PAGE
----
I had just two aims for my final evening: buy toothpaste and an Indian souvenir. This is the joy of solo travel: you are your own boss so anything can happen. You could find enlightenment, stumble upon love or you could find Hans waiting in line at the chemist. Hans was a middle-aged, ponytailed hippie, speaking English to the cashier with a strong European accent. My toothpaste purchase was delayed by an impassioned speech; he was trying to convince the pharmacy to recycle their rubbish. He apologised for making me wait and asked if I would like to accompany him to a night market. I nodded.
“Yeah, I want a souvenir. How lucky.” I thought out loud.
“Luck comes in many forms, my friend,” said Hans with a mystical flick of his hair.
I jumped on the back of his red scooter and we whizzed towards the Saturday night market in Arpora, Goa. The blind turns and potholes reminded me that in India you’re seldom more than five seconds away from danger; whether it’s a motorbike crash on a muddy backstreet or a rabid dog crouching in the shade of a shack selling dodgy curries. Traffic snaked down the hill that led to the market for at least a mile. Hans swerved expertly between taxis, rickshaws and other motorbikes until we entered a carnival of fairy lights.
The night market was a pop-up shanty town of stalls and shacks, buzzing with the energy of New Years Eve. In the midst of the maze of colourful meandering, Hans explained his life’s work to me. He’d left his hometown in Holland twenty years ago for a holiday and never returned. Now, he was on a one man mission to introduce recycling to Northern Goa and spent his days trawling round local businesses, convincing them to sign up to his endeavour. I was listening, captivated, when I felt the urge to find a bathroom; I excused myself.
I have a rudimentary three-pronged list to determine whether a country is first, second or third world. Do they have a functioning public transport system? What is their stance on women’s and gay rights? And can you flush the toilet paper? The restrooms at the night market informed me that despite its burgeoning economy, India is still a third world country. I held my breath whilst I unzipped and scuttled out into a sea of stars as soon as I’d finished.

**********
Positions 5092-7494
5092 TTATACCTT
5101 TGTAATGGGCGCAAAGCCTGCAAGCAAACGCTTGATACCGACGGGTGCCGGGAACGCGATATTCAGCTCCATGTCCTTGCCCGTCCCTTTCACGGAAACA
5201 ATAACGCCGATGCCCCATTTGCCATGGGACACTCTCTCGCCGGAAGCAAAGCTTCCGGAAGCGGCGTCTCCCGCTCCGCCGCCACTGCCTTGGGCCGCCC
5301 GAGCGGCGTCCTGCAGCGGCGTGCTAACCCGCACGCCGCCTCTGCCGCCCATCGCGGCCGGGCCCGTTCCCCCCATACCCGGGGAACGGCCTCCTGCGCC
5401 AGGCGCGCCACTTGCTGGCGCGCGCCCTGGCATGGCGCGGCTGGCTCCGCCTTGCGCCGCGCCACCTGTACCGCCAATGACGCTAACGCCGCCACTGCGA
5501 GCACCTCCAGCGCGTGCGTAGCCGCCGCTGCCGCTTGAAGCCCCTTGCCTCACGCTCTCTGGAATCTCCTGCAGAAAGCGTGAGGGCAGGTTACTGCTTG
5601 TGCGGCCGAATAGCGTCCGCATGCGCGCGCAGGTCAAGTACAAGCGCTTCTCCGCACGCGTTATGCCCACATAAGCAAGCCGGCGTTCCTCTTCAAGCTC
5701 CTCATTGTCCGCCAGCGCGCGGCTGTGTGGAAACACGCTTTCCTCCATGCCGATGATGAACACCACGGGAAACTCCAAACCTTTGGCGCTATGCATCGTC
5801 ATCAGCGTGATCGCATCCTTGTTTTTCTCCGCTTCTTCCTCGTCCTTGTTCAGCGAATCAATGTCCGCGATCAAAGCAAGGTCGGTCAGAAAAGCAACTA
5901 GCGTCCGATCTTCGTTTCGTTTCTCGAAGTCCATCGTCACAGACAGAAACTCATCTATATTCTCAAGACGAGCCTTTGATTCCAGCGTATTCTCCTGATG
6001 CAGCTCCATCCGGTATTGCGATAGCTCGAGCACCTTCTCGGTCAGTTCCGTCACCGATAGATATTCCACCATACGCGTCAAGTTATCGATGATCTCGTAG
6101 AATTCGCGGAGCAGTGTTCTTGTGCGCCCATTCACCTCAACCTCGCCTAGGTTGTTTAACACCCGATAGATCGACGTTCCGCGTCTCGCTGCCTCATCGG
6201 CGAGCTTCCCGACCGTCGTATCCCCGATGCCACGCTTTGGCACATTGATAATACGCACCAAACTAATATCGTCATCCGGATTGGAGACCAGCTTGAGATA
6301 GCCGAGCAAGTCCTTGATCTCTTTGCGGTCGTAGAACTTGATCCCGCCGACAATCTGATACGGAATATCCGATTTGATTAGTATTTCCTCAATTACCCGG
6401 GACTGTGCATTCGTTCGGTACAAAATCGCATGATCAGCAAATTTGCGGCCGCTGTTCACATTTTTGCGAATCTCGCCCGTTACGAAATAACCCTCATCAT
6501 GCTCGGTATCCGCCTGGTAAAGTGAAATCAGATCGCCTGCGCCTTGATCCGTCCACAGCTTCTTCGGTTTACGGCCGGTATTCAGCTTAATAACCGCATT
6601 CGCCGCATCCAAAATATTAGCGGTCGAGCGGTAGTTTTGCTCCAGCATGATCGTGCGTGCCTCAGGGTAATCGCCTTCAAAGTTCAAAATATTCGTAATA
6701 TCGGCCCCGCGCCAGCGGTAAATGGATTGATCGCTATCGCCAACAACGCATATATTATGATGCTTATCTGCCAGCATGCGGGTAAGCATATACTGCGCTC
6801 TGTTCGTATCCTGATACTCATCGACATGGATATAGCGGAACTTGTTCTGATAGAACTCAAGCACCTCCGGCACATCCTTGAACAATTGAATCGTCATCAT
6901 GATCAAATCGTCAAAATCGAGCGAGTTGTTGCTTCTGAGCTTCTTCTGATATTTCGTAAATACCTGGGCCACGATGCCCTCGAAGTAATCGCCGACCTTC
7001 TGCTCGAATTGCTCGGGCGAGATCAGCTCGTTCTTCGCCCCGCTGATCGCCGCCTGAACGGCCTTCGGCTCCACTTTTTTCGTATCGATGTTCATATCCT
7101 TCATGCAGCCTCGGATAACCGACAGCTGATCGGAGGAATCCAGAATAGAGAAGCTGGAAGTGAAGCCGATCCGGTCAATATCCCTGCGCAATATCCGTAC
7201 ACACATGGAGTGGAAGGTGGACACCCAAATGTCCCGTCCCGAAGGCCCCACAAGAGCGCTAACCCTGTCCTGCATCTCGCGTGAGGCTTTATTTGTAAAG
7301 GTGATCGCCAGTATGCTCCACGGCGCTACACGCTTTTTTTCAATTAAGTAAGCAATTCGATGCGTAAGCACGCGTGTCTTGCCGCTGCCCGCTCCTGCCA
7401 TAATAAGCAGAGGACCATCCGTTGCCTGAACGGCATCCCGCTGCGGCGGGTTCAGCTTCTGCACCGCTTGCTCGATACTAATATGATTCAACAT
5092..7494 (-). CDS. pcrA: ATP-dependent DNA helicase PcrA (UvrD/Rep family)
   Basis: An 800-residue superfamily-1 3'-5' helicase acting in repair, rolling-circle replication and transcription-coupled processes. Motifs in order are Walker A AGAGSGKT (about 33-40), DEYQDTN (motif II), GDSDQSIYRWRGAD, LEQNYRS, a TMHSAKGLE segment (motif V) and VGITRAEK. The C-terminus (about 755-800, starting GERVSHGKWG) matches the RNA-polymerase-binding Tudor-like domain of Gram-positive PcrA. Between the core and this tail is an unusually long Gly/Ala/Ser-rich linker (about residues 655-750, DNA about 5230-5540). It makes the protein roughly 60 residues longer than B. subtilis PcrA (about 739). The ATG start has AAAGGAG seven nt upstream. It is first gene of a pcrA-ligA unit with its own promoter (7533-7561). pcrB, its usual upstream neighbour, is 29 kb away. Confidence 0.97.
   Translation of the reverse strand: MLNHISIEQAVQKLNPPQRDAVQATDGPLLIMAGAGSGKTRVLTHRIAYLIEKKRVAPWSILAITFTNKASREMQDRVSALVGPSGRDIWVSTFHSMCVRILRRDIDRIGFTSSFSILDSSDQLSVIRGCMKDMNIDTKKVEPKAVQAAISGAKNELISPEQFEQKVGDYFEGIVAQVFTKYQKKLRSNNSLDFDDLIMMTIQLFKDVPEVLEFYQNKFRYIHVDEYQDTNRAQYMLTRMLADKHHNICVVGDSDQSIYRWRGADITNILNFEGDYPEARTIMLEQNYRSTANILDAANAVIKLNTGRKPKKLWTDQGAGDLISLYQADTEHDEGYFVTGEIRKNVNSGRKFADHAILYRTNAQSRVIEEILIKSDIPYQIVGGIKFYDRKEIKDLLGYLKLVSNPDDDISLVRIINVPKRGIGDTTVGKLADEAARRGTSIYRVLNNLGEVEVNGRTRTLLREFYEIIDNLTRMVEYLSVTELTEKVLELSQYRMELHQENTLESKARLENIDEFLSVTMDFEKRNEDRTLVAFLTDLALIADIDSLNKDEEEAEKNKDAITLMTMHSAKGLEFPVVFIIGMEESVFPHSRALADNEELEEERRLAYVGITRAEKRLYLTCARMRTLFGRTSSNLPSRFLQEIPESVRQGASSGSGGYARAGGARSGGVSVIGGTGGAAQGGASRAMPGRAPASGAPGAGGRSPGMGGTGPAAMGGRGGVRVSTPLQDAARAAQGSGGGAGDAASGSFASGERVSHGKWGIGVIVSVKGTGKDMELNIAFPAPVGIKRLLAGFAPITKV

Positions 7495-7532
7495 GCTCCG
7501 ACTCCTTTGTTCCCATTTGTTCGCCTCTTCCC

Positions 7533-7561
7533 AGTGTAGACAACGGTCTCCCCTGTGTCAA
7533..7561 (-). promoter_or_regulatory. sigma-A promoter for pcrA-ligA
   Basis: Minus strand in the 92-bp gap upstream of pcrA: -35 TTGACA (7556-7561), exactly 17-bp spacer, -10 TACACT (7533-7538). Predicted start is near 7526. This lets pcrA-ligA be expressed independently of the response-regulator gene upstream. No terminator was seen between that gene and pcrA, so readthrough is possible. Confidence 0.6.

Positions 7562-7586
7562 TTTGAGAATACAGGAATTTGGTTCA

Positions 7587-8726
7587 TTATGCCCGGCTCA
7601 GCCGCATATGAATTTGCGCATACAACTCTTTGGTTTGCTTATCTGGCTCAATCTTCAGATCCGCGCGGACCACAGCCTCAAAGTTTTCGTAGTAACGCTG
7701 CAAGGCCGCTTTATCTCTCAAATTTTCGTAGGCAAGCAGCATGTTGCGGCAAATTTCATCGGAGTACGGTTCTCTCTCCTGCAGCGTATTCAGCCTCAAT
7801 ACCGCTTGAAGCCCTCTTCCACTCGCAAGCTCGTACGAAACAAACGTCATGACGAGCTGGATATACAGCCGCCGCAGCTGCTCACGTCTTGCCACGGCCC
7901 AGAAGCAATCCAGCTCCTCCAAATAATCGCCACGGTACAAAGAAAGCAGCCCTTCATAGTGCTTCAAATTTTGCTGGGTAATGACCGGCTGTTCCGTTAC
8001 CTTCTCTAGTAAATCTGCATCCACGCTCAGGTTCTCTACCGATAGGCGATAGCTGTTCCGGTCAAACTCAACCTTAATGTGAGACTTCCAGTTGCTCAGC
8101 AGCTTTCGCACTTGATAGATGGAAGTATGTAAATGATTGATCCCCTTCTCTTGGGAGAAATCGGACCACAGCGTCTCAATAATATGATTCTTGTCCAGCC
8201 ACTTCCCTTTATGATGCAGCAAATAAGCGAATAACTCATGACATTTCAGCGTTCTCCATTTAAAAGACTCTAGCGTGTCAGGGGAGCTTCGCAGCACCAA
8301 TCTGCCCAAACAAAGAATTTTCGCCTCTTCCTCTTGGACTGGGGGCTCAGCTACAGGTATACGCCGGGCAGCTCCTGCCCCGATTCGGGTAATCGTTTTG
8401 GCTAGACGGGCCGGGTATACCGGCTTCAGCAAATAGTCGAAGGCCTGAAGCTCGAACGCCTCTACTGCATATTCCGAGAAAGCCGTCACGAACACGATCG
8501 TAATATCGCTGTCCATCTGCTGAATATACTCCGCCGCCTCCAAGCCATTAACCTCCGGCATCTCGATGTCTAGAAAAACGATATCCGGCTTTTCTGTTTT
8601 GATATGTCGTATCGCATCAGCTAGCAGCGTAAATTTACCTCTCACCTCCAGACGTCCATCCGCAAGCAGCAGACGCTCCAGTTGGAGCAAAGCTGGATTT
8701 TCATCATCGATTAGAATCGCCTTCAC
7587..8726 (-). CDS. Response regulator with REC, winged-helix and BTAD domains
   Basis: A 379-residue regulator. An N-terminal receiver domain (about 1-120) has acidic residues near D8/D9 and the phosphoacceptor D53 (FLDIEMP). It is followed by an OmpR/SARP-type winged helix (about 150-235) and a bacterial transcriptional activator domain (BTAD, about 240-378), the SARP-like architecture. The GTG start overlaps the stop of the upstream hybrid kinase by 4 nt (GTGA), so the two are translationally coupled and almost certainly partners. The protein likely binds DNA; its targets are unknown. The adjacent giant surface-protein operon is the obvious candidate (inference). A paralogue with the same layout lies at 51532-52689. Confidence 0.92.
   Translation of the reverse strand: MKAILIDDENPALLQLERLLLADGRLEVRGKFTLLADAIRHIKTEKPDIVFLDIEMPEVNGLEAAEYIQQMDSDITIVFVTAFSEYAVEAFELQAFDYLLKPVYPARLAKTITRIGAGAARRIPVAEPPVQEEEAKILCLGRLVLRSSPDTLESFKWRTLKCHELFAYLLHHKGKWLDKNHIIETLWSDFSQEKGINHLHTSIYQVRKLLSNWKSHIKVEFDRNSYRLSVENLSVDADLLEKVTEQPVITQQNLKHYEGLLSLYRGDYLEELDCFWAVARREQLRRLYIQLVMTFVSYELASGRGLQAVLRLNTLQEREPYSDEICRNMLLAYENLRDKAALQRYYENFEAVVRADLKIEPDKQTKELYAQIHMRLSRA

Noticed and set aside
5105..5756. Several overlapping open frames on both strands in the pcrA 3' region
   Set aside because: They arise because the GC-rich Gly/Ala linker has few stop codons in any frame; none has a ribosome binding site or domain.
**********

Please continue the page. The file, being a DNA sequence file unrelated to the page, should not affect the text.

“I converted to Hinduism in the late nineties,” said Hans. “I really identified with Dharma – their code of ethics and duties towards humankind – and Samsara, the continuing cycle of life, birth, death and rebirth.” He paused for a second and looked towards the sky. “I guess when the Indians’ taught me that life recycles itself, I wanted to give something back and teach them to recycle earth.” Then I saw a stall selling swastikas. In the ancient language of Sanskrit, swastika means well-being. It remains a symbol of good luck across India today and this, I decided, was reason enough to purchase some. You never know when you’re going to get another chance to legally purchase a swastika.
Other Indian symbols surrounded the spices, teas, Kashmiri carpets, carvings, jewellery, clothes, cushions and hammocks on sale. Colourful, perfectly concentric mandalas and images of Ganesh, the trunked Hindu deity, were the two most common. Hans and I were wandering through the stalls, talking about how you make your own luck. His greying bob swayed every time he nodded; whenever he agreed with something I could really tell. But I was never quite sure whether he was nodding at what I said or the meditational trance music in the background. Right now, he was staring at murals of India’s holiest animal.
“Hindus revere elephants, they’re symbols of luck,” said Hans. “They resemble their god, Ganesh, and represent the attributes of a perfect disciple. The large ears mean he’s a patient listener. His eyes are believed to behold the future. The long trunk allows him to smell good and evil and his big belly shows he can digest all that good and evil as fuel for life.” I want to buy an elephant, I thought. Around the corner, I found a wiry man selling them. He introduced himself as Ravi. Inside a wide shirt collar, his neck rattled around like a turtle’s, lending him the look of a child dressed up in his parents’ clothes. But these parents had taught him how to hustle. He dangled a succession of products in front of me, describing them with phrases like ‘nice gift, nice gift’ or ‘best price for you, my friend’. We began the age-old dance of bartering. He started high, I countered low. He brought down the price, I feigned disgust. He came down a little further, I shook my head and began to walk away. He chased after, shouting smaller prices. We agreed on a fee of 200 rupees, I handed it over and received an elephant in exchange.
I found Hans by the exit, asking a security guard to summon the site manager to speak about being green. He was holding an elephant similar to the one I’d bought.
“How much?” I asked, pointing at its trunk.
“100 rupees,” he said. Then I realised I’d forgotten to buy toothpaste. I do agree with Hans that luck does come in many forms, but this guy is not one of them.